Sunday, March 09, 2014

The Wildest Winter Canyon Hike in the Canadian Rockies

I love winter canyon hikes and the more ice the better!  So imagine how excited I was to finally hike the wild and crazy Maligne Canyon in Jasper this winter with frozen waterfalls over 30 metres tall!  While ice climbers love this canyon, you don't have to be a climber to strap on a pair of ice cleats, crawl through the summer fence, and make your way down into the canyon.  And, the canyon is only 10 minutes away from the town of Jasper on a good road.  Wait, what's that noise you say?  Oh, that's Spring Break calling and Jasper is less than a 5 hour drive from Calgary.

Hiking Maligne Canyon
Calgarians tend to flock to Banff on the weekends, leaving folks from Edmonton and Northern Alberta to explore Jasper on their own.  And while I get that, and agree that Banff is much closer, Jasper is just too beautiful not to visit at least once a year.  As a bonus, you get to drive the incredible Icefields Parkway en route to Jasper with places like Bow Lake, Peyto Lake, and the Athabasca Glacier available for short hikes to stretch the legs.

Bow Lake En Route to Jasper
Peyto Lake View Point En Route to Jasper
Hiking at the Athabasca Glacier En Route to Jasper

The incredible Maligne Canyon Ice Walk:  


We spent the weekend in Jasper and went skiing, skating, and snowshoeing.  What stood out to me though was the hike through Maligne Canyon.  We've done cute little canyon hikes near Calgary that were fun but had never done anything like this canyon before.  It was borderline sketchy with kids - I won't lie.  And I honestly don't think anybody without GOOD ice cleats should even be in that canyon at all!  And by good ice cleats, I mean microspikes (walking crampons) or full on climbing crampons.  Yak Trax and other icers aren't really good enough for the steep ice in Maligne Canyon.  Without some kind of crampons or spikes, you'll be sliding all of the steep pitches on your bum and you'd want to be wearing a helmet.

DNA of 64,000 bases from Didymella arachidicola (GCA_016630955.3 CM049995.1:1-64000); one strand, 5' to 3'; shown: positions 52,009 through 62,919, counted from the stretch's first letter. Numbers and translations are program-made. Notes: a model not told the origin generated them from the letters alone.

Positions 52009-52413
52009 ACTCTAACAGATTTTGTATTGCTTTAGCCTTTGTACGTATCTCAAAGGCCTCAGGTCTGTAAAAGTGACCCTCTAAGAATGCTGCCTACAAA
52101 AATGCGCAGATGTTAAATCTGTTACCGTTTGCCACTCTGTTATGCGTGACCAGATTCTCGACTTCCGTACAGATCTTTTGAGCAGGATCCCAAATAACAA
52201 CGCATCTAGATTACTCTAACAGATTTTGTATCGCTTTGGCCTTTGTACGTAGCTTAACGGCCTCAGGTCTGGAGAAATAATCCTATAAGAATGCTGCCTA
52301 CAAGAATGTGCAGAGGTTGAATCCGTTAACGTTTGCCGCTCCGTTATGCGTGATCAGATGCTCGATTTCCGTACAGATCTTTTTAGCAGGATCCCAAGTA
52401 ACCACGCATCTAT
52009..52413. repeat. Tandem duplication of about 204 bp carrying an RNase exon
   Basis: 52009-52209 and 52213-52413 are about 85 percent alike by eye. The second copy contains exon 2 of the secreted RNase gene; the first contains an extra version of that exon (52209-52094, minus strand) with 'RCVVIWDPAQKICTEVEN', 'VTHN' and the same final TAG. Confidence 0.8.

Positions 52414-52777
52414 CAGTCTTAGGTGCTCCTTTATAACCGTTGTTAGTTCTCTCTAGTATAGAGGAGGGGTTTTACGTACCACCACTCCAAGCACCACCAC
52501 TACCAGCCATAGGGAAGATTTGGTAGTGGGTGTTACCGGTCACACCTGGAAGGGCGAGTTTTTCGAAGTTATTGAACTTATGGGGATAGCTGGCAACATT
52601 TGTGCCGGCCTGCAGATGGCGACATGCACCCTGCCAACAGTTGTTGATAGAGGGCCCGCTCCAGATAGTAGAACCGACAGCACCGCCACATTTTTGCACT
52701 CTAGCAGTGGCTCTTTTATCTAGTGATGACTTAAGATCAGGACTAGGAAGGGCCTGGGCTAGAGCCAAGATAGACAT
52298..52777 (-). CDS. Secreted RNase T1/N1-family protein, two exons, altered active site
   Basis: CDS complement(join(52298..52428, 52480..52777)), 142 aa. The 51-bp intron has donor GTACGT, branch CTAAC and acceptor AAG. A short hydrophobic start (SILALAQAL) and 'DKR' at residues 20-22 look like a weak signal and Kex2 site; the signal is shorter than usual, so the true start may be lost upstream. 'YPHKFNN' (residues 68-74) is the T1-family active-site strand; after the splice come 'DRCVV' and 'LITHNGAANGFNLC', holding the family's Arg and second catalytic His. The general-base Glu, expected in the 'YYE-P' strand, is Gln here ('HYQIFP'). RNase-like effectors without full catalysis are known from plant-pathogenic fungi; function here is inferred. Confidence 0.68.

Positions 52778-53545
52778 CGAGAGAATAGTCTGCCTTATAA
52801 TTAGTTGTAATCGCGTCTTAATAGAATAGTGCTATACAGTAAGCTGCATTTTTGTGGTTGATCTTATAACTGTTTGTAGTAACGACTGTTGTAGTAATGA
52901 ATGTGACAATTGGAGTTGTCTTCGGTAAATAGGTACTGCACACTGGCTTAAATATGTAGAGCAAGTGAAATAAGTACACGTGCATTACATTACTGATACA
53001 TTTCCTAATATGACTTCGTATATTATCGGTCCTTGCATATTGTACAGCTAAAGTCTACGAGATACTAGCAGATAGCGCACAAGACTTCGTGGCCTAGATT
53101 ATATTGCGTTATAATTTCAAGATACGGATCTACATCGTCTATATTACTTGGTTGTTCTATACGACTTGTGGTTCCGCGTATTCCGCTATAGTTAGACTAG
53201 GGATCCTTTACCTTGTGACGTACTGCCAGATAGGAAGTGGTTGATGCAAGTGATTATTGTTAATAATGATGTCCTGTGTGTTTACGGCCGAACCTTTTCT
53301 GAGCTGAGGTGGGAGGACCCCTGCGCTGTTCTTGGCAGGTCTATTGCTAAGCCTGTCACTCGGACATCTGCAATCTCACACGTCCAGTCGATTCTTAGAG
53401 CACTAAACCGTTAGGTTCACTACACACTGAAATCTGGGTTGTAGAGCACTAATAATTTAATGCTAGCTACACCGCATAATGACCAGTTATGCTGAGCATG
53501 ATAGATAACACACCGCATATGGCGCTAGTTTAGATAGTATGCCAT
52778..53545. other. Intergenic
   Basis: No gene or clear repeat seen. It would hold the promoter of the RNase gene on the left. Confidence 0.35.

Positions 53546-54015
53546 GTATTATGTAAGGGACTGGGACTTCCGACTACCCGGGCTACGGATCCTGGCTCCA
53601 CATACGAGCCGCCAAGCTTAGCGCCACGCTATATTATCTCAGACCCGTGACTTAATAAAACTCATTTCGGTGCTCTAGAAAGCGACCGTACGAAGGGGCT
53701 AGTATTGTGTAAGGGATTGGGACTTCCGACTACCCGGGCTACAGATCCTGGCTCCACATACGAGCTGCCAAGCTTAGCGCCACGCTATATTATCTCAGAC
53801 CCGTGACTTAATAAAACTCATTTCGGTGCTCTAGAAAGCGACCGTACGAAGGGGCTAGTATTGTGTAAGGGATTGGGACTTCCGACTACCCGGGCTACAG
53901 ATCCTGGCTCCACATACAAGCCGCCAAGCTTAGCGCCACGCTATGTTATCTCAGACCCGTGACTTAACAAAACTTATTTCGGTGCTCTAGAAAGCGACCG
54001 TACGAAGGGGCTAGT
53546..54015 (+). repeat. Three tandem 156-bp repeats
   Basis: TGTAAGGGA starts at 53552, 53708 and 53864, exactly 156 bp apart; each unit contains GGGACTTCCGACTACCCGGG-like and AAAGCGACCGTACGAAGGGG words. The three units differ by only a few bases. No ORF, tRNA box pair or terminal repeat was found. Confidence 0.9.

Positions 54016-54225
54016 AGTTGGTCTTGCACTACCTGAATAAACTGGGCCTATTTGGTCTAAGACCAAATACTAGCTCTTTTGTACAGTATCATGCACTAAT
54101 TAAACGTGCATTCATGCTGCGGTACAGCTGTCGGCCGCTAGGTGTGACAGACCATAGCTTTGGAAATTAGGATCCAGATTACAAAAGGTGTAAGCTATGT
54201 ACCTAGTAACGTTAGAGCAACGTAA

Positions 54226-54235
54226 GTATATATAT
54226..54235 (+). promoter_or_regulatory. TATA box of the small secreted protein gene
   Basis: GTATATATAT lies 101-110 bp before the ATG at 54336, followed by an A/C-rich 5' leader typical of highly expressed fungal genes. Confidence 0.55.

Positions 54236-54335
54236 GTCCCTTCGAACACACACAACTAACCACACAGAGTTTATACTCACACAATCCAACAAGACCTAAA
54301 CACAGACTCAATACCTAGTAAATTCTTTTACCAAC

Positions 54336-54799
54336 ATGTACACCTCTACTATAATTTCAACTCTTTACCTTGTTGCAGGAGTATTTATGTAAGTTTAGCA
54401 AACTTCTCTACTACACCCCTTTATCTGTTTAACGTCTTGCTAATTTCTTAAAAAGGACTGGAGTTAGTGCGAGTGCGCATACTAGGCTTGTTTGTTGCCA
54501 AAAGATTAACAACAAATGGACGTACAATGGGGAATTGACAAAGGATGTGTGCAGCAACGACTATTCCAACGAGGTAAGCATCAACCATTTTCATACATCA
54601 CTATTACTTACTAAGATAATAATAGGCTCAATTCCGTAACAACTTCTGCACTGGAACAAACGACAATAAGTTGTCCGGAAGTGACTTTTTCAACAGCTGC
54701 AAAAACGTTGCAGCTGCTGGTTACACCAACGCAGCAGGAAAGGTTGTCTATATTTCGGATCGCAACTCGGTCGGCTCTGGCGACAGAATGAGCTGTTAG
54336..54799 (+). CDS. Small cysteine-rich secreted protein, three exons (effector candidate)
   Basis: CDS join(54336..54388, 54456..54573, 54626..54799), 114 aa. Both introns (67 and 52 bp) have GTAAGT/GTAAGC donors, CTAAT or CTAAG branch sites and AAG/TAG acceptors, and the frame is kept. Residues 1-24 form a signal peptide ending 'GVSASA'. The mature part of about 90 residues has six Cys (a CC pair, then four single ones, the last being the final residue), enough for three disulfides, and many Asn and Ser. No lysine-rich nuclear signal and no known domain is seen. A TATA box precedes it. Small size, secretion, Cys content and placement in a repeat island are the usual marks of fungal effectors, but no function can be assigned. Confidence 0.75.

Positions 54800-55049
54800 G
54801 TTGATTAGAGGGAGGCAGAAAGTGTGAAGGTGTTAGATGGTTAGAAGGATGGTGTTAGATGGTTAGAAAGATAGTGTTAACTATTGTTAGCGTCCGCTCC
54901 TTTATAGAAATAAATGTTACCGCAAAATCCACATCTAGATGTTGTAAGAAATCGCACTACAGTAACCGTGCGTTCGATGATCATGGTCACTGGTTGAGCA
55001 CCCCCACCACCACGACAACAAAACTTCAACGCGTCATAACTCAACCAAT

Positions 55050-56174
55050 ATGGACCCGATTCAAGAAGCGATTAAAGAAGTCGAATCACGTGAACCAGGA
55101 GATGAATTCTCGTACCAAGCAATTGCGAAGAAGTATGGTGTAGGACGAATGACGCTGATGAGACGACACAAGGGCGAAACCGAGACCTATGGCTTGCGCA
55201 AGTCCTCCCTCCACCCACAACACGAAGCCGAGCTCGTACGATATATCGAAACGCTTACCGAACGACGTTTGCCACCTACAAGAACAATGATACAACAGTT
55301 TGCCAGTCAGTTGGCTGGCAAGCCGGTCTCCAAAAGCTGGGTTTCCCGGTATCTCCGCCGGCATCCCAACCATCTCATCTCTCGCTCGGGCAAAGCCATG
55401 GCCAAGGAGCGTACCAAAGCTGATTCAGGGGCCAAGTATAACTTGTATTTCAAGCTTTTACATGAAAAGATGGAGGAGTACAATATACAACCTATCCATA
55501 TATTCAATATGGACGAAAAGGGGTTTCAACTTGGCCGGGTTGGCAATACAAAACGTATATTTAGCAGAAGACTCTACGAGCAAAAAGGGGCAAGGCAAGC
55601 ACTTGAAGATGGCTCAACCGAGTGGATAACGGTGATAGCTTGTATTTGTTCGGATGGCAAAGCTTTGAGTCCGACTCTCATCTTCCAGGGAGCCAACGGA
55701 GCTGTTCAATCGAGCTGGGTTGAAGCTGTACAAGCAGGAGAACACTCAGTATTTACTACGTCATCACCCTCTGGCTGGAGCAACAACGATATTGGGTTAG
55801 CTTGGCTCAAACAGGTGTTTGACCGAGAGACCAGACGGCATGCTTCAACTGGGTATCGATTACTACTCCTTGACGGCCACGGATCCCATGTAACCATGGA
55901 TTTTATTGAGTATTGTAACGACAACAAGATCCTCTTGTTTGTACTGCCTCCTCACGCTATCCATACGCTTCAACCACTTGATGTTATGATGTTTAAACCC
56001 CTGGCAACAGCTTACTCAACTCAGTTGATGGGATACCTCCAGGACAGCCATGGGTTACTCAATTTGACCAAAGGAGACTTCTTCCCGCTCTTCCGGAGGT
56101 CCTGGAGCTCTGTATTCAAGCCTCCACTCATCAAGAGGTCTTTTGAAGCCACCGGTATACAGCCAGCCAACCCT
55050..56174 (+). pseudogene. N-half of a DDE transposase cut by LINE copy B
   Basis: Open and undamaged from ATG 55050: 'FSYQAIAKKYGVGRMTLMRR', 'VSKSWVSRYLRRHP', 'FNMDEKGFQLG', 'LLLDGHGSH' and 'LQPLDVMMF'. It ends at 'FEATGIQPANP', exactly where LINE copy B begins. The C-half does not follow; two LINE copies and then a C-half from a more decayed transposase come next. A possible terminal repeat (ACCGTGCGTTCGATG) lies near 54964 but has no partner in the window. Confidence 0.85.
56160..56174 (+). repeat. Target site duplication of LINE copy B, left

Spikes Vs. Icers -  Guess which won?

Where does this put kids on the danger scale when doing Maligne Canyon in winter?  Well, you pretty much need a one to one ratio of adults to children.  And it doesn't hurt to have extra adults on hand as well.  There were sections where we had to pass kids down sections with one adult at the top, and one at the bottom.   The adults responsible for the kids should also be wearing spikes.  I felt 100% comfortable in the canyon with our son because both my husband and I were wearing our microspikes.  I could have jumped off of a waterfall if I had wanted to.  We saw another family in the canyon carrying a baby and they were wearing full climbing crampons - pretty much necessary if you are carrying an infant or toddler.

Trying to demonstrate how good my spikes were - yes, I'm jumping!

Passing the kids down a slot
In the end, I won't judge your family for the decisions you make, and hope that goes both ways.  We are all responsible individually for the decisions we make.  We put a helmet on our son, and would wear helmets ourselves next time as well to prevent injuries from falling ice.  We had spikes on and we wouldn't do the trip with anything less.  We are definitely doing the canyon again next year, and will be doing it as a family trip again.

What else can you expect in the canyon along with ice and towering waterfalls?  Lots of water!  I'm not sure if it was abnormally wet this February when we hiked the canyon, but there was a LOT of water.  I'd actually consider wearing rubber boots next time instead of winter boots.  On the plus side, I did discover that my boots are 100% waterproof as my socks weren't the slightest bit wet at the end of our trip (and we were all ankle deep in cold water.)  I can't say the rest for the others in our group though.  We tried our best to lift the kids over deep water sections but it was inevitable that they'd get wet feet.


Thank you to whoever built the bridge through this section.  It was necessary!!